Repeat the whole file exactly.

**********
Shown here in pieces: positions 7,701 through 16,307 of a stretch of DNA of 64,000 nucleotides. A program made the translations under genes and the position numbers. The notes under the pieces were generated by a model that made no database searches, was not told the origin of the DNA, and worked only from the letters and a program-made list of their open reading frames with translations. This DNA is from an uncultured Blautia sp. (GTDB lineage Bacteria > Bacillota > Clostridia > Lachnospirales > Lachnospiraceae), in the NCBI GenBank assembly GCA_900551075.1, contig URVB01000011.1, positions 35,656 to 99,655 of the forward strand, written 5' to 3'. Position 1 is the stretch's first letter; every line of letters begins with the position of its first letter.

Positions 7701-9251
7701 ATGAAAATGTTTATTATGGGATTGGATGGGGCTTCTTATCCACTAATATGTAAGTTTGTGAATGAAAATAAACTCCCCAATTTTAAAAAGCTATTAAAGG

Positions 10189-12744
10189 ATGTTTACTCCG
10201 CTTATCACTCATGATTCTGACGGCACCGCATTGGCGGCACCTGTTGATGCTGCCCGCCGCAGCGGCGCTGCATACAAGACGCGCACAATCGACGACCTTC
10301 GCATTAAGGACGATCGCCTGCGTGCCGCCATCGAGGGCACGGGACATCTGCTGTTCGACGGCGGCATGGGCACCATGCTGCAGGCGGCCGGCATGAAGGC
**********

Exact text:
Shown here in pieces: positions 7,701 through 16,307 of a stretch of DNA of 64,000 nucleotides. A program made the translations under genes and the position numbers. The notes under the pieces were generated by a model that made no database searches, was not told the origin of the DNA, and worked only from the letters and a program-made list of their open reading frames with translations. This DNA is from an uncultured Blautia sp. (GTDB lineage Bacteria > Bacillota > Clostridia > Lachnospirales > Lachnospiraceae), in the NCBI GenBank assembly GCA_900551075.1, contig URVB01000011.1, positions 35,656 to 99,655 of the forward strand, written 5' to 3'. Position 1 is the stretch's first letter; every line of letters begins with the position of its first letter.

Positions 7701-9251
7701 ATGAAAATGTTTATTATGGGATTGGATGGGGCTTCTTATCCACTAATATGTAAGTTTGTGAATGAAAATAAACTCCCCAATTTTAAAAAGCTATTAAAGG

Positions 10189-12744
10189 ATGTTTACTCCG
10201 CTTATCACTCATGATTCTGACGGCACCGCATTGGCGGCACCTGTTGATGCTGCCCGCCGCAGCGGCGCTGCATACAAGACGCGCACAATCGACGACCTTC
10301 GCATTAAGGACGATCGCCTGCGTGCCGCCATCGAGGGCACGGGACATCTGCTGTTCGACGGCGGCATGGGCACCATGCTGCAGGCGGCCGGCATGAAGGC